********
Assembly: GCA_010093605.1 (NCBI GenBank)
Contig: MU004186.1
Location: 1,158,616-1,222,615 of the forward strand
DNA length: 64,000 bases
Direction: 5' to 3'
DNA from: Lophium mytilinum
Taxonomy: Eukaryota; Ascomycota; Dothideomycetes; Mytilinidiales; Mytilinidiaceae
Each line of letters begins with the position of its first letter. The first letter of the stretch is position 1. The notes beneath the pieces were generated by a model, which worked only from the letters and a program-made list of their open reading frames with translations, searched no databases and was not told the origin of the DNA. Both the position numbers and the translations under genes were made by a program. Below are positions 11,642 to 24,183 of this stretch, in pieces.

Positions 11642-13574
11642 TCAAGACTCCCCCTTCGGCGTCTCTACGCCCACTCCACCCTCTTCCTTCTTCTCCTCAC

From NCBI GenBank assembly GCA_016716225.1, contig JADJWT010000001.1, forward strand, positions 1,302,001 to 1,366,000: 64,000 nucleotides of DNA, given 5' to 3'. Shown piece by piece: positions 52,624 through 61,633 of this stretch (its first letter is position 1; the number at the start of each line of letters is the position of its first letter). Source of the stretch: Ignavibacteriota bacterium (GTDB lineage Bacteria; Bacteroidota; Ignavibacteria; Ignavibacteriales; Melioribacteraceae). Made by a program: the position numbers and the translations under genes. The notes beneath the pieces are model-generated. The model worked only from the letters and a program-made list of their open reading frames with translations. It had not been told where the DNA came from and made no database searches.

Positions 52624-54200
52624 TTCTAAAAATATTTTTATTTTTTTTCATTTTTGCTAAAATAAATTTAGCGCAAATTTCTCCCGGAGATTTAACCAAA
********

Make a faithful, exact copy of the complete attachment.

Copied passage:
Assembly: GCA_010093605.1 (NCBI GenBank)
Contig: MU004186.1
Location: 1,158,616-1,222,615 of the forward strand
DNA length: 64,000 bases
Direction: 5' to 3'
DNA from: Lophium mytilinum
Taxonomy: Eukaryota; Ascomycota; Dothideomycetes; Mytilinidiales; Mytilinidiaceae
Each line of letters begins with the position of its first letter. The first letter of the stretch is position 1. The notes beneath the pieces were generated by a model, which worked only from the letters and a program-made list of their open reading frames with translations, searched no databases and was not told the origin of the DNA. Both the position numbers and the translations under genes were made by a program. Below are positions 11,642 to 24,183 of this stretch, in pieces.

Positions 11642-13574
11642 TCAAGACTCCCCCTTCGGCGTCTCTACGCCCACTCCACCCTCTTCCTTCTTCTCCTCAC

From NCBI GenBank assembly GCA_016716225.1, contig JADJWT010000001.1, forward strand, positions 1,302,001 to 1,366,000: 64,000 nucleotides of DNA, given 5' to 3'. Shown piece by piece: positions 52,624 through 61,633 of this stretch (its first letter is position 1; the number at the start of each line of letters is the position of its first letter). Source of the stretch: Ignavibacteriota bacterium (GTDB lineage Bacteria; Bacteroidota; Ignavibacteria; Ignavibacteriales; Melioribacteraceae). Made by a program: the position numbers and the translations under genes. The notes beneath the pieces are model-generated. The model worked only from the letters and a program-made list of their open reading frames with translations. It had not been told where the DNA came from and made no database searches.

Positions 52624-54200
52624 TTCTAAAAATATTTTTATTTTTTTTCATTTTTGCTAAAATAAATTTAGCGCAAATTTCTCCCGGAGATTTAACCAAA